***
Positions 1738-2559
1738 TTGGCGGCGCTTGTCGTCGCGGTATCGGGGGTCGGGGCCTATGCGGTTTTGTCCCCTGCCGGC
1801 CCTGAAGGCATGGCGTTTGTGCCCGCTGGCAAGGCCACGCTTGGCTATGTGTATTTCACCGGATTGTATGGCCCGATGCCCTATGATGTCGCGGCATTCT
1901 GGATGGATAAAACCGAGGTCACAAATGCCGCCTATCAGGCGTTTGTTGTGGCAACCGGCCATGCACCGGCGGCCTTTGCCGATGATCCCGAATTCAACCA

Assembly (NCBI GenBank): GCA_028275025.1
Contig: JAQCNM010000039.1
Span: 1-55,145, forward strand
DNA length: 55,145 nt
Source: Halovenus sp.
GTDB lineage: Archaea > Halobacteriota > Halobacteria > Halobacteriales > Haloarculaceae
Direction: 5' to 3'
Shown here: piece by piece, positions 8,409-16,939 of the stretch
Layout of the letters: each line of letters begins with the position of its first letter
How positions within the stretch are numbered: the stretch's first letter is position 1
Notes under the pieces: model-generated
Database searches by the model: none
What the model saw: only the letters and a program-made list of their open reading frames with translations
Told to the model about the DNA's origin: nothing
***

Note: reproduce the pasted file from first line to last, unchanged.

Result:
Positions 1738-2559
1738 TTGGCGGCGCTTGTCGTCGCGGTATCGGGGGTCGGGGCCTATGCGGTTTTGTCCCCTGCCGGC
1801 CCTGAAGGCATGGCGTTTGTGCCCGCTGGCAAGGCCACGCTTGGCTATGTGTATTTCACCGGATTGTATGGCCCGATGCCCTATGATGTCGCGGCATTCT
1901 GGATGGATAAAACCGAGGTCACAAATGCCGCCTATCAGGCGTTTGTTGTGGCAACCGGCCATGCACCGGCGGCCTTTGCCGATGATCCCGAATTCAACCA

Assembly (NCBI GenBank): GCA_028275025.1
Contig: JAQCNM010000039.1
Span: 1-55,145, forward strand
DNA length: 55,145 nt
Source: Halovenus sp.
GTDB lineage: Archaea > Halobacteriota > Halobacteria > Halobacteriales > Haloarculaceae
Direction: 5' to 3'
Shown here: piece by piece, positions 8,409-16,939 of the stretch
Layout of the letters: each line of letters begins with the position of its first letter
How positions within the stretch are numbered: the stretch's first letter is position 1
Notes under the pieces: model-generated
Database searches by the model: none
What the model saw: only the letters and a program-made list of their open reading frames with translations
Told to the model about the DNA's origin: nothing